hydrotropism


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hy·drot·ro·pism

 (hī-drŏt′rə-pĭz′əm)
n.
Growth or movement in a sessile organism toward or away from water, as of the roots of a plant.

hy′dro·tro′pic (hī′drə-trō′pĭk) adj.

hydrotropism

(haɪˈdrɒtrəˌpɪzəm)
n
(Botany) the directional growth of plants in response to the stimulus of water
hydrotropic adj
ˌhydroˈtropically adv

hy·drot·ro·pism

(hī-drŏt′rə-pĭz′əm)
The growth or movement of a fixed organism, especially a plant, toward or away from water.

hydrotropic (hī′drə-trō′pĭk, hī′drə-trŏp′ĭk) adjective

hydrotropism

growth or movement in response to water as a stimulus. — hydrotropic, adj.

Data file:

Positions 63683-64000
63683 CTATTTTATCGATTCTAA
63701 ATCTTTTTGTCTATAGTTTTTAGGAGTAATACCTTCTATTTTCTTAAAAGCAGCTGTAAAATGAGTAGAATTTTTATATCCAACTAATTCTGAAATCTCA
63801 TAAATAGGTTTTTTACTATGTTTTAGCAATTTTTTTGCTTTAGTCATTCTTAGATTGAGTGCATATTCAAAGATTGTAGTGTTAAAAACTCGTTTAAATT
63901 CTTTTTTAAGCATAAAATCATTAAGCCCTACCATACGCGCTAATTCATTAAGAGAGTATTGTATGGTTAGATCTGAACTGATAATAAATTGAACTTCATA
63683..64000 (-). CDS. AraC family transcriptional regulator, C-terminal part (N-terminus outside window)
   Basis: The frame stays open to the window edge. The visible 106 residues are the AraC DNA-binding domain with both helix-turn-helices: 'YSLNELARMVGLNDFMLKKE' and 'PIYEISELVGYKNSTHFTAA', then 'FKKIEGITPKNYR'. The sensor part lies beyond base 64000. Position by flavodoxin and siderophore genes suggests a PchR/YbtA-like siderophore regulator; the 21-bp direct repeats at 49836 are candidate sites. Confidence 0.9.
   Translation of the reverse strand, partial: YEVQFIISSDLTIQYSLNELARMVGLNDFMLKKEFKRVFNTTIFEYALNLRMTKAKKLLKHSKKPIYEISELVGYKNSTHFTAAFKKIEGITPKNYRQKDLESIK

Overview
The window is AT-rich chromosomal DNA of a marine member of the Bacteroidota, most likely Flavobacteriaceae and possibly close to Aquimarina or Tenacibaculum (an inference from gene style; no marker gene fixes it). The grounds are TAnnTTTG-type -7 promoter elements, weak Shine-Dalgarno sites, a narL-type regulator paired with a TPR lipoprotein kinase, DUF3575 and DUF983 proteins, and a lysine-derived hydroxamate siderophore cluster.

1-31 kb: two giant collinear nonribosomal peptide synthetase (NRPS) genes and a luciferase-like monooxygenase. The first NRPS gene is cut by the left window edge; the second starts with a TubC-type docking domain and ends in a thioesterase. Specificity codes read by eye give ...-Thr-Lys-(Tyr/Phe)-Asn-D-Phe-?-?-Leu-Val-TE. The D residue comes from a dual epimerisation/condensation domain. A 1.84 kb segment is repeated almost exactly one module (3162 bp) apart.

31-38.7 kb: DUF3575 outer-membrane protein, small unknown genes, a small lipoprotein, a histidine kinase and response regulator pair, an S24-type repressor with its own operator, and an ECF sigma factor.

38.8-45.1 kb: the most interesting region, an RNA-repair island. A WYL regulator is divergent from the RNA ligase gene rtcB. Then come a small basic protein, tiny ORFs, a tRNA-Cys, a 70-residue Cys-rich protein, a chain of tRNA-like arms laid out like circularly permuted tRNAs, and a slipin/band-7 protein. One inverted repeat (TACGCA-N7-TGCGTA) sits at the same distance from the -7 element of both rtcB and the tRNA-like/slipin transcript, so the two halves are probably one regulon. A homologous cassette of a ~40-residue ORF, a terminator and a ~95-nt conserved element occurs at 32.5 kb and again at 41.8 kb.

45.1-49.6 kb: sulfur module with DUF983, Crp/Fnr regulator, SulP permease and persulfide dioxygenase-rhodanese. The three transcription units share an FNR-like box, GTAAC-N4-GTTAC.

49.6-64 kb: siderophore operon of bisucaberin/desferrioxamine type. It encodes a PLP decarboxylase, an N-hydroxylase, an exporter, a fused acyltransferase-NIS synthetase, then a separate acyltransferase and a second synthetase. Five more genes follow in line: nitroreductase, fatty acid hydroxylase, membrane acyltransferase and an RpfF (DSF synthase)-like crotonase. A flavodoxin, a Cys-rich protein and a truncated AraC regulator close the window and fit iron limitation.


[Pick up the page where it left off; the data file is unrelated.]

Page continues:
See also: Water
Translations

hydrotropism

[haɪˈdrɒtrəˌpɪzm] nidrotropismo
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References in periodicals archive ?
60], soil moisture content was lower, and, if low enough to cause drought stress, root hydrotropism would promote horizontal and vertical root growth (North and Nobel 1991), thus enhancing root length and area in order to access soil moisture and nutrients from a greater volume of soil.
Hydrotropism and its interaction with gravitropism in maize roots.
Tropism--A growth reaction of a plant to various external or internal stimuli such as phototropism, the increased growth toward or away from light; geotropism, growth in response to gravity; chemotropism, plant response to chemicals; hydrotropism, plant response to water.